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Global Citizen NZ's Fastest-Growing New Breed

New Research Tracks The Rise Of The Global Citizen New Zealand’s Fastest-Growing New Breed

A new group of New Zealanders, the Global Citizen, is rapidly emerging according to a survey just released.

The Fifth Wave of the Porter Novelli/NFO CM Research Study, Currents of Thought – A Compelling View of New Zealanders, finds there has been a significant rise in the number of Global Citizens, from just one in eight Kiwis in 1998 to one in five in 2000.

These new Global Citizens are characterised by their responsiveness to change - they’re younger, educated, open-minded, optimistic and connected to the internet and each other via technology. But there is a flip side. These very factors that set them apart may also set them apart from New Zealand. Global Citizens are prime candidates for the brain drain.

“The ramifications of this trend towards global citizenship are evident in contemporary issues such as the brain drain. New Zealand has always exported its people and in the past many have come back,” said NFO CM Research managing director, Murray Campbell.

Currents of Thought Wave 3 indicated that while New Zealand rates poorly for business opportunities, our environment and lifestyle benefits are enough to retain and attract skill and talent.

“With the emergence of this new breed, the question we should be asking is, will this still be enough? The challenge for industry and the government will be to retain the lifestyle and education benefits, but enhance the global economy opportunities through investment in technology infrastructure and training to encourage our Global Citizens to conduct business from New Zealand,” Porter Novelli Auckland managing director Jill Dryden said.

The research found that while Global Citizens are predominantly urban and younger, more than a quarter are over the age of 35, with many having families with adult children.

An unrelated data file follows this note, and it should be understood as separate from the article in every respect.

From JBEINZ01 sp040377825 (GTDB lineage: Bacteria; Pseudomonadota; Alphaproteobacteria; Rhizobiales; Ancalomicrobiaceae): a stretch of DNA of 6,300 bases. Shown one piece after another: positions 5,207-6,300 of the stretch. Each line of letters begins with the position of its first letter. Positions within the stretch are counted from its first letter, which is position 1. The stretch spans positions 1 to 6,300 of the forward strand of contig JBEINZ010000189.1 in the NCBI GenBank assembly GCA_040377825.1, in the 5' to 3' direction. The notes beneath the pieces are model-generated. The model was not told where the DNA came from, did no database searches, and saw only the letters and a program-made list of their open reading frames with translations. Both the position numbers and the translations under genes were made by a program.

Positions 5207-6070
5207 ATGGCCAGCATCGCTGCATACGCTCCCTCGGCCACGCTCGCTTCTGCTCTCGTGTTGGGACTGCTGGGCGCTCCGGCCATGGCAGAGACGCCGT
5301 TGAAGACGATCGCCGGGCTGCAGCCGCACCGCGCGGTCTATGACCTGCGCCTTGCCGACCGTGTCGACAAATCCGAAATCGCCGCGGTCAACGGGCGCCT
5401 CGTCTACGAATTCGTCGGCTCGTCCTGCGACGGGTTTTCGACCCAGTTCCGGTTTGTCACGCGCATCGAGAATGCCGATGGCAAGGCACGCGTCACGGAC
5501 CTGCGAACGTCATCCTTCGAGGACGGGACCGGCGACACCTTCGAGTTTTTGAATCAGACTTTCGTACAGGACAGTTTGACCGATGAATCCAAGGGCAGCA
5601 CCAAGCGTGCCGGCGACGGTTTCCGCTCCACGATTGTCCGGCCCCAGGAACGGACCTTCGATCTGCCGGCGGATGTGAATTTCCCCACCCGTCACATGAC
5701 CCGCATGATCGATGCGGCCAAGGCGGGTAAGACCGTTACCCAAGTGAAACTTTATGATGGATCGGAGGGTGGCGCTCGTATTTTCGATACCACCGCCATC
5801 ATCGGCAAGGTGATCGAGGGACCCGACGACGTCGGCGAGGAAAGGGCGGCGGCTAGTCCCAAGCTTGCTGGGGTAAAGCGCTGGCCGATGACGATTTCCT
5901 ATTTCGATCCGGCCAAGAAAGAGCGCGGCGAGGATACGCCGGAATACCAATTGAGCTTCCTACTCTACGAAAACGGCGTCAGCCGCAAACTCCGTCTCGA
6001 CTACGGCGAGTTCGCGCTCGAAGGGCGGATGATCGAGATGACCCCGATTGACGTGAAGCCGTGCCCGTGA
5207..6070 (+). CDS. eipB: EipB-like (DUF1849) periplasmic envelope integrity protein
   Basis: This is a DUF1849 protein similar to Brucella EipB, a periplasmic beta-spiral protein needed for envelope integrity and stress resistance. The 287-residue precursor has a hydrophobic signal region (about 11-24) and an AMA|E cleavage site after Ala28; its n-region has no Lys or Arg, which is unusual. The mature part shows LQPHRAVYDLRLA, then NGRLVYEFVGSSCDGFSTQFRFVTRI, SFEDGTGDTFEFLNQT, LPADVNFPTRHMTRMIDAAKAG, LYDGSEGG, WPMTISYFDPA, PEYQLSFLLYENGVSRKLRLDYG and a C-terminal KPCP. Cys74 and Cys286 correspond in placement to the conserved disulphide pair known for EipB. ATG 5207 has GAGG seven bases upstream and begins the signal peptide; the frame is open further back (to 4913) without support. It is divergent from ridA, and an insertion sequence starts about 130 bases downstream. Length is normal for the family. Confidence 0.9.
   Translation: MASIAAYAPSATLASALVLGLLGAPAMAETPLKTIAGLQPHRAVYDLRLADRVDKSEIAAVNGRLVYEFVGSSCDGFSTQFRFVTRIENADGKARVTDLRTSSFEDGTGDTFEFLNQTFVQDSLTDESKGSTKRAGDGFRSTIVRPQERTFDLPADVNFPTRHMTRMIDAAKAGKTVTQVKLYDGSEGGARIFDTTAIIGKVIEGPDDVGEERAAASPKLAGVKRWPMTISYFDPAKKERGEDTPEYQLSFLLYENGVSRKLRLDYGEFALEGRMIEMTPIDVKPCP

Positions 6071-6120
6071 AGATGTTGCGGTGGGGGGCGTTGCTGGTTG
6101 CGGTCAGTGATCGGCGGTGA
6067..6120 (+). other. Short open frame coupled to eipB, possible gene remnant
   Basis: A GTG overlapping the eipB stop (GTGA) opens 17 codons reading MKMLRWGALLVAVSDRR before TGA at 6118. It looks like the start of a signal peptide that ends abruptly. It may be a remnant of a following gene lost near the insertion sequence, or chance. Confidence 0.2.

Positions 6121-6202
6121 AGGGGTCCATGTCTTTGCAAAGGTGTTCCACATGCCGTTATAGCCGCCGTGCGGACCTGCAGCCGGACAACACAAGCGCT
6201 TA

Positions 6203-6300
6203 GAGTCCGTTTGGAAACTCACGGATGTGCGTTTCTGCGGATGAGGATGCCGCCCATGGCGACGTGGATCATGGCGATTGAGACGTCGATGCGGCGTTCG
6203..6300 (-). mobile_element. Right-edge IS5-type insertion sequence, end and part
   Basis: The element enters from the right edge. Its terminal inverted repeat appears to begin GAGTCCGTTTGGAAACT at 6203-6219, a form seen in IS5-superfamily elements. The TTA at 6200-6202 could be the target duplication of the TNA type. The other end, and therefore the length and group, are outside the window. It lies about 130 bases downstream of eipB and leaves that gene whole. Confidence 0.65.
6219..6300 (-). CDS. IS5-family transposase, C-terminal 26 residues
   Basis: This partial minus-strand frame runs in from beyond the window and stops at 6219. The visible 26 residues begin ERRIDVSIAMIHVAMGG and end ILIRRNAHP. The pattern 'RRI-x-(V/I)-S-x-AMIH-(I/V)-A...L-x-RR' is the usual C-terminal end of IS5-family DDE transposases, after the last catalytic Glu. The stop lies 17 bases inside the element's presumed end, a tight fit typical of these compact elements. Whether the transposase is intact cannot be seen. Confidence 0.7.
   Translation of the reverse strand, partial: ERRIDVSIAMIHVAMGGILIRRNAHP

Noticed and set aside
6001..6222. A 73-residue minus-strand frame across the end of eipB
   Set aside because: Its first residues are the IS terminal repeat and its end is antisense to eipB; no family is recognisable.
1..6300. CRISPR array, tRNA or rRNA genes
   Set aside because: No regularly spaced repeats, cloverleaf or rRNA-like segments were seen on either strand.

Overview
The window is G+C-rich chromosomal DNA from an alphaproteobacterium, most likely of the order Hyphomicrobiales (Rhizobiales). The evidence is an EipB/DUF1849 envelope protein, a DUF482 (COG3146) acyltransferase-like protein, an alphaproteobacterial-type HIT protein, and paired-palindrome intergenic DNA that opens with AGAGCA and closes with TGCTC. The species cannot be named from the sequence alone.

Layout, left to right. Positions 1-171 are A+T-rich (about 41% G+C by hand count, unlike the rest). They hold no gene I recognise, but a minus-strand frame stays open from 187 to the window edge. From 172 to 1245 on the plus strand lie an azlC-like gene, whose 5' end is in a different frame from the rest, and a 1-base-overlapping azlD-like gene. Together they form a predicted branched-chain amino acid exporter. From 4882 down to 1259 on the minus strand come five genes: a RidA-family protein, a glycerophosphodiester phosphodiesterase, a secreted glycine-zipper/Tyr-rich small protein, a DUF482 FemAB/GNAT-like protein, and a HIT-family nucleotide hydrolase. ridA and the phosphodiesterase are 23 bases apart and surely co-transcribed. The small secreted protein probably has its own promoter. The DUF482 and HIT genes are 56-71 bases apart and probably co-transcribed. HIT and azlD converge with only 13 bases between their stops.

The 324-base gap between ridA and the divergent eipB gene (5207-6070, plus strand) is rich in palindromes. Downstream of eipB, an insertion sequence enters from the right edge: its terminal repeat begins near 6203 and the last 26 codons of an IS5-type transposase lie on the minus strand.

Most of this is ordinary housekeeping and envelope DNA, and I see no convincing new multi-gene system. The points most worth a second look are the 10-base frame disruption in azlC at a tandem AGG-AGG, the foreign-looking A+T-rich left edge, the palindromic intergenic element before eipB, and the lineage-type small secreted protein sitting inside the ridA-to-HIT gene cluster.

While the number of Global Citizens is increasing, at the other end of the continuum, the more inward-looking Provincial Hermits are slowly declining in number. Provincials Hermits dropped from 19% to 16% of the population between 1998 and 2000. This group is characterised by “old New Zealand” – resistant to change, unable to keep up with technology, risk-averse and generally pessimistic.

Middle New Zealand, or Heartland Kiwis, are at the fulcrum between Global Citizens and Provincial Hermits. They are generally content with life and predominantly family-oriented. Like Global Citizens, this group likes to travel and believes being part of a connected world (in terms of technology) is a priority.

The research, conducted among New Zealanders from March to August of this year, found that Global Citizens are strongly optimistic about the future. Almost three quarters (72%) believe things will improve in the next 12 months.

And more than half of Middle New Zealand also foresees improvements within the next year. But Kiwis in this group have their own contemporary issues, they are finding it the most difficult to combine a family life with their jobs or careers.

Less than 40% of Provincial Hermits see a brighter outlook on the horizon, and just 26% said they are better off financially than they were a few years ago. Provincial Hermits also feel strongly that the quality of the family structure in New Zealand is declining.

“While this research has revealed there are pockets of deep pessimism in New Zealand, overall the country is in surprisingly good heart and the growth of the Global Citizen is strong evidence that New Zealanders remain optimistic about their lives and their future,” said Ms Jill Dryden.

Past waves of Currents of Thought found Kiwis were very positive about life in New Zealand, bound together by a widely shared fusion of traditional and contemporary values. This wave has revealed the emergence of a new group of Kiwis. These Global Citizens are also fiercely optimistic, thrive on the pace of change and are constantly looking to new challenges, whether they be in New Zealand or abroad.

Enquiries: Jill Dryden, Porter Novelli New Zealand 09 373 3786
Neil Green, Porter Novelli New Zealand 04 385 2854
Murray Campbell, NFO CM Research 09 525 0934


Please note: Graphs are available electronically on request.

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